Of course there will be. But I will remind you that having an economic relationship with the country does not preclude a military or political rivalry. At the very height of the Cold War, many NATO members had fairly strong economic ties with the Soviet Union. That didn’t preclude Norway from being a staunch NATO member and deeply committed to the alliance’s goals. But if you look at NATO documents decades ago, China wasn’t even a thought, and that does not reflect reality. I’m not looking for a new Cold War with China, but President Xi Jinping is aggressively pursuing China’s interests at our expense. He wants to undermine Western liberal democracies and values, and we need to recognize that and prepare ourselves accordingly.
A contentious issue during the Trump years was the goal for NATO members to spend 2 percent of GDP on defense. What’s the willingness to revisit that target and modify it? Should Germany and others face continued pressure?
All of the NATO members took a pledge seven years ago in Wales to meet the target of 2 percent, and most of NATO still has not met it. And that was considered kind of a minimal, not a maximal goal to revitalize, replenish the NATO alliance, and to make sure that our allies have a fair share of the burden. And that remains absolutely a commitment and a goal, and one I believe the United States will continue to press.
One threat we need to face as democratic societies is backsliding among members and internal extremist threats to democracy itself. Those extremist elements exist in a large number of NATO nations, including the United States, as we witnessed Jan. 6 [during the Capitol riot].
How will the 2 percent target discussion change?
How will it be different than Trump? First of all, the context is radically different. You have this president of the United States, maybe the most Europeanist, trans-Atlantic advocate in the Oval Office who’s ever been there since the founding of NATO under President Harry S. Truman: Joe Biden sat for 36 years as a member of the Senate Foreign Relations Committee. He was chairman of the European Affairs subcommittee, he interacted with NATO constantly and he is a passionate advocate of the alliance.
Contrast that was his predecessor, who was a critic, who raised questions about the viability of the alliance itself and then wanted to sort of pound people into submission rather than invite them to meet their commitments in the context of full American support. The contrast and context could not be more radically different. My hope is that [NATO members will] understand that by not meeting commitments, they can unwittingly contribute to disillusionment with the alliance here in the United States.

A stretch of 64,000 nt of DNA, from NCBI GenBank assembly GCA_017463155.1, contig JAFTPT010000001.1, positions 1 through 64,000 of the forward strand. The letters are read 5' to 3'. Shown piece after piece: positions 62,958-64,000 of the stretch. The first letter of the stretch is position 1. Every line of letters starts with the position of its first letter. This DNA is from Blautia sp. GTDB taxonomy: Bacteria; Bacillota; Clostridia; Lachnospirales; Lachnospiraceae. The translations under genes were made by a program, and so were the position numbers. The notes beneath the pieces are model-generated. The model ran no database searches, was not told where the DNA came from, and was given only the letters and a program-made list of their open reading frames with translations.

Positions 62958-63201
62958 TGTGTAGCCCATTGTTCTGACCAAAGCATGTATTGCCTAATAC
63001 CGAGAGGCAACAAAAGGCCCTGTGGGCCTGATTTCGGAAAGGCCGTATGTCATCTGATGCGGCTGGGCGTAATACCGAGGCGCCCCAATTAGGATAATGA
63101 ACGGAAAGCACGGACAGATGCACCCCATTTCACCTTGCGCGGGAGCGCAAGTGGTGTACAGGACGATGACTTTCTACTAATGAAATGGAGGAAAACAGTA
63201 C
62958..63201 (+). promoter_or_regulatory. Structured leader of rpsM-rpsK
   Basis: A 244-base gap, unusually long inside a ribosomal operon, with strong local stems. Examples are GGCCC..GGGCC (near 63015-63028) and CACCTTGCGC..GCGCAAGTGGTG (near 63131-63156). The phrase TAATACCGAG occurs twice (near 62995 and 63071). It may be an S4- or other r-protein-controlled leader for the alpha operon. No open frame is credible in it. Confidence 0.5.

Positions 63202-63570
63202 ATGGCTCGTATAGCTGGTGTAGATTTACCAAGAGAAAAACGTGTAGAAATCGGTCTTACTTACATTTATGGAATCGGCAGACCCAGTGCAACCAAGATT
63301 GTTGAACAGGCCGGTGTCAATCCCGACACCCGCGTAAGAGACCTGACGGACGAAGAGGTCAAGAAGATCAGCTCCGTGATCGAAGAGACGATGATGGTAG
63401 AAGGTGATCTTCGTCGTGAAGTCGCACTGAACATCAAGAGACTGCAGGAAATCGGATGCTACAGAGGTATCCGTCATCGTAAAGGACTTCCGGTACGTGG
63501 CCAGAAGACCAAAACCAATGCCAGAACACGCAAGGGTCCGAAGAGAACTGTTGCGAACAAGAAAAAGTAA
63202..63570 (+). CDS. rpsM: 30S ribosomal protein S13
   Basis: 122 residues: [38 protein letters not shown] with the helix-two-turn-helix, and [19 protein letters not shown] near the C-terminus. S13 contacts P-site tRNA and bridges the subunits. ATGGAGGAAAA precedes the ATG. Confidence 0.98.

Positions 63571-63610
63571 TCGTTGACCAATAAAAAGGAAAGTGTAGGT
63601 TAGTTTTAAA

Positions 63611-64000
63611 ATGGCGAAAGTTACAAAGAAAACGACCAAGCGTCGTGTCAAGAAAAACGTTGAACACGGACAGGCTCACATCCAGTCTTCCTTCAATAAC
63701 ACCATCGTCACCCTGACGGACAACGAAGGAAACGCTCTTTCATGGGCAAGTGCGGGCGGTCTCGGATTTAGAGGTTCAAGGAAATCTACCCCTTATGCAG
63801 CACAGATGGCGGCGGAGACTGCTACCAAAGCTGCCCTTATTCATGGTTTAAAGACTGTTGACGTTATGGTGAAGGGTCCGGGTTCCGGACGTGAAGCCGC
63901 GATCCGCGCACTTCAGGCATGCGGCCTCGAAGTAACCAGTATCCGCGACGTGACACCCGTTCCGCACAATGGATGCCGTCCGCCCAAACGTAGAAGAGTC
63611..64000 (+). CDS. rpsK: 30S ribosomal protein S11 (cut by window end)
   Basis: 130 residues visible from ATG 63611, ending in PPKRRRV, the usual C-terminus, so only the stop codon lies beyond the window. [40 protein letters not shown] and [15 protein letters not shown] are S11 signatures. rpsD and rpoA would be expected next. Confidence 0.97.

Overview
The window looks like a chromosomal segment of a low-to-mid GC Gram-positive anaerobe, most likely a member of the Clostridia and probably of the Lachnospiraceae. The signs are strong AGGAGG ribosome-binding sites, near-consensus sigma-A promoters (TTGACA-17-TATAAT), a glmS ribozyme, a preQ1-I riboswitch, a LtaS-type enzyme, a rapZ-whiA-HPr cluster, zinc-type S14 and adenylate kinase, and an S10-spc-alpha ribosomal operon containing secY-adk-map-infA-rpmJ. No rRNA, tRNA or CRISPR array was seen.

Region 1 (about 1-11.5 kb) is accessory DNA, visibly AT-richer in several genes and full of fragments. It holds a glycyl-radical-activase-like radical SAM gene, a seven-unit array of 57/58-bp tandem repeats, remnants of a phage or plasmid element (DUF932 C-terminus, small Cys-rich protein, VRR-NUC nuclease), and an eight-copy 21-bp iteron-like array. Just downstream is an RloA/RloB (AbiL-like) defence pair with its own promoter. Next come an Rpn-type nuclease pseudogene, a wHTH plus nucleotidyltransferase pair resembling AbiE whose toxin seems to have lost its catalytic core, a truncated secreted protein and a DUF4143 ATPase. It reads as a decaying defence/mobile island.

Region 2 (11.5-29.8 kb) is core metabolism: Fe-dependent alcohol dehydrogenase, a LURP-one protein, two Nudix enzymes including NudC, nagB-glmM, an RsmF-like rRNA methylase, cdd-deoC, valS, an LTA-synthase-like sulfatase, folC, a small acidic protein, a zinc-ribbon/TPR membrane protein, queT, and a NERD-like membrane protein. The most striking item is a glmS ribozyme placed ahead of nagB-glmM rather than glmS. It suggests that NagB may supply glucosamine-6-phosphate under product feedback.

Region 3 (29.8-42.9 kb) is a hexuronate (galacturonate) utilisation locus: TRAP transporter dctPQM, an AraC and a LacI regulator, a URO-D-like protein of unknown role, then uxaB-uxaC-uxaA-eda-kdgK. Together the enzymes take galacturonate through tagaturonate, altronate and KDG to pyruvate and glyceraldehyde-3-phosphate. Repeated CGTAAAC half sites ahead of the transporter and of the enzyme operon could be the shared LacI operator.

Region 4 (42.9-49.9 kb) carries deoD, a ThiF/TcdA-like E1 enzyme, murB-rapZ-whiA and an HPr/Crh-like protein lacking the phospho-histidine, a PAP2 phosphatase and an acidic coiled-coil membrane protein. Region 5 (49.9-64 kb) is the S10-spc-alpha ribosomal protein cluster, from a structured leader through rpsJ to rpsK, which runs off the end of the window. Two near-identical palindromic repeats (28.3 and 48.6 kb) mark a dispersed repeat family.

So it doesn’t hurt America’s credibility to say we’ve got problems? It says ‘We have problems just like you and we want to address them’?
I would put it a little bit differently. The reaction of NATO , when we experienced the insurrection on Jan. 6, was that if it can happen in the United States, it can happen to me too. We need to take the far-right, violent-extremist elements in our societies far more seriously. They’re embedded in military, in law enforcement, and some of them are embedded in legal professions and in academia. They are preaching the violent overthrow of democratic governments.
U.S. and NATO officials said they will provide standoff support for Afghanistan. You’ve expressed skepticism about the withdrawal there. What will that U.S. support look like?
Presumably there’d be some kind of ongoing American military advice and consultation, and likewise maybe NATO. Whether that can materially affect events on the ground remains to be seen. I agree with President Biden: We can’t forever be engaged in what is already the longest war in American history.
My concern is with what we leave behind. There are a lot of people who collaborated with us, who counted on us for security and protection. With our withdrawal, that security and protection is under dire threat, especially for women, but also interpreters, people in the government, elected officials — and we’ve already seen a pattern of assassination. They’re at enormous risk, and we have an obligation to them. I am concerned that our goal seems to be, preeminently, to extricate ourselves at last; and I understand that, and I’m not unsympathetic with that, but we have obligations. I want to know how we’re going to meet those obligations.
Joe Gould is senior Pentagon reporter for Defense News, covering the intersection of national security policy, politics and the defense industry.